While women have similar risk factors for CHD, studies have shown that the absolute risk of CHD is lower in women as compared to men.
How does gender affect coronary artery disease?
Although the incidence of CVD in women is usually lower than in men, women have a higher mortality and worse prognosis after acute cardiovascular events. These gender differences exist in various CVDs, including coronary heart disease, stroke, heart failure and aortic diseases.
Is there a greater risk of coronary artery disease CAD in males or females?
The epidemiological studies show that incidence of coronary artery disease is greater in male than female (Greenland et al., 1991; Vera et al., 2001; Jeanine et al., 2002). Miller et al. (2001) reported that the gender differences in patients with CAD have been reported to be lower or no different in women than in men.
Why is gender a risk factor for cardiovascular disease?
The incidence of cardiovascular disease is known to be higher in men than in women of similar age, and this gender difference is more prominent at a younger age (1) and is partly explained by protective effects of sex hormones (2).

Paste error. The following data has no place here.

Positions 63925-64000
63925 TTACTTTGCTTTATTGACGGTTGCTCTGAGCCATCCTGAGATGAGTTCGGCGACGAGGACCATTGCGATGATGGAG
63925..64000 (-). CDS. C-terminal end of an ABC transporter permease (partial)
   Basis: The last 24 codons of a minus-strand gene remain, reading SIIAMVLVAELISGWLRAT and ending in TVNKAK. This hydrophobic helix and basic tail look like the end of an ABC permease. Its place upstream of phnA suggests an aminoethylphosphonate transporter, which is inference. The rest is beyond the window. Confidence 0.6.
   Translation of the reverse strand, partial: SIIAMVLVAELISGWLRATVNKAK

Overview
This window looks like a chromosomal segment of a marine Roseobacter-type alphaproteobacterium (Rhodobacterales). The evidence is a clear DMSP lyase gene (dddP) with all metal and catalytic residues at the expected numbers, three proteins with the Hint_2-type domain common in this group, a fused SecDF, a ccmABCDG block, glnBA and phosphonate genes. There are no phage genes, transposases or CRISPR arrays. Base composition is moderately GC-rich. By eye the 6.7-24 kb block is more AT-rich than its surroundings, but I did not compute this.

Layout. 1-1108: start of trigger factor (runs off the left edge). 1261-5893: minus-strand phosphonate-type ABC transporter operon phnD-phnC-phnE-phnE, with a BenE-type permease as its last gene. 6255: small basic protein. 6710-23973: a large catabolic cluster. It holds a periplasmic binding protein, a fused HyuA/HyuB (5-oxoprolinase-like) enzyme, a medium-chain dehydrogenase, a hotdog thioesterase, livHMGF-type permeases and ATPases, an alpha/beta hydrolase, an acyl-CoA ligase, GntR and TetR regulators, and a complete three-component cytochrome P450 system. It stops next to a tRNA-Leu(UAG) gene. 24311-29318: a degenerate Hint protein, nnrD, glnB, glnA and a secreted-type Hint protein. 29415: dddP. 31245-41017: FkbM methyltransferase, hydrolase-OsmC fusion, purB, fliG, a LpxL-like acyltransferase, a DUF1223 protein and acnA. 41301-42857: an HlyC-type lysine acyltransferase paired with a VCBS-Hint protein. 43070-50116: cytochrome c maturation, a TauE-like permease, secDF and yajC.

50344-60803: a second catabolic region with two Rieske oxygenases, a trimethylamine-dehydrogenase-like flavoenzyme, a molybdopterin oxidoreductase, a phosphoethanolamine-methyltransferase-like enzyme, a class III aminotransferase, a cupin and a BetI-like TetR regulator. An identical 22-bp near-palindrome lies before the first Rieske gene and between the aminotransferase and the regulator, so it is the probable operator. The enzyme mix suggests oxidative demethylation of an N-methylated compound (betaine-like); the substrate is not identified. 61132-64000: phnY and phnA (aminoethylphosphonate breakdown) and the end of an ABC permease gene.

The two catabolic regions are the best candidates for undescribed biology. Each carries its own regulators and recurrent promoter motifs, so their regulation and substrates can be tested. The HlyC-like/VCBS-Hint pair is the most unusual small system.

Why is coronary heart disease more common in males?
Overall, it appears that men’s coping with stressful events may be less adaptive physiologically, behaviorally, and emotionally, contributing to their increased risk for CHD.
Can gender be a risk factor?
Gender influences the development and course of risk factors and conditions such as obesity, cardiovascular diseases and mental health problems. In high-income countries, 18% of women die from heart disease, often considered a disease of males.
What gender is most likely to get heart disease?
At younger ages, men face a greater risk of heart disease than women. On average, a first heart attack—the most common manifestation of this prevalent disease—strikes men at age 65. For women, the average age of a first heart attack is 72.
Are heart attacks more common in males or females?
Heart attacks are generally more severe in women than in men. In the first year after a heart attack, women are more than 50% more likely to die than men are.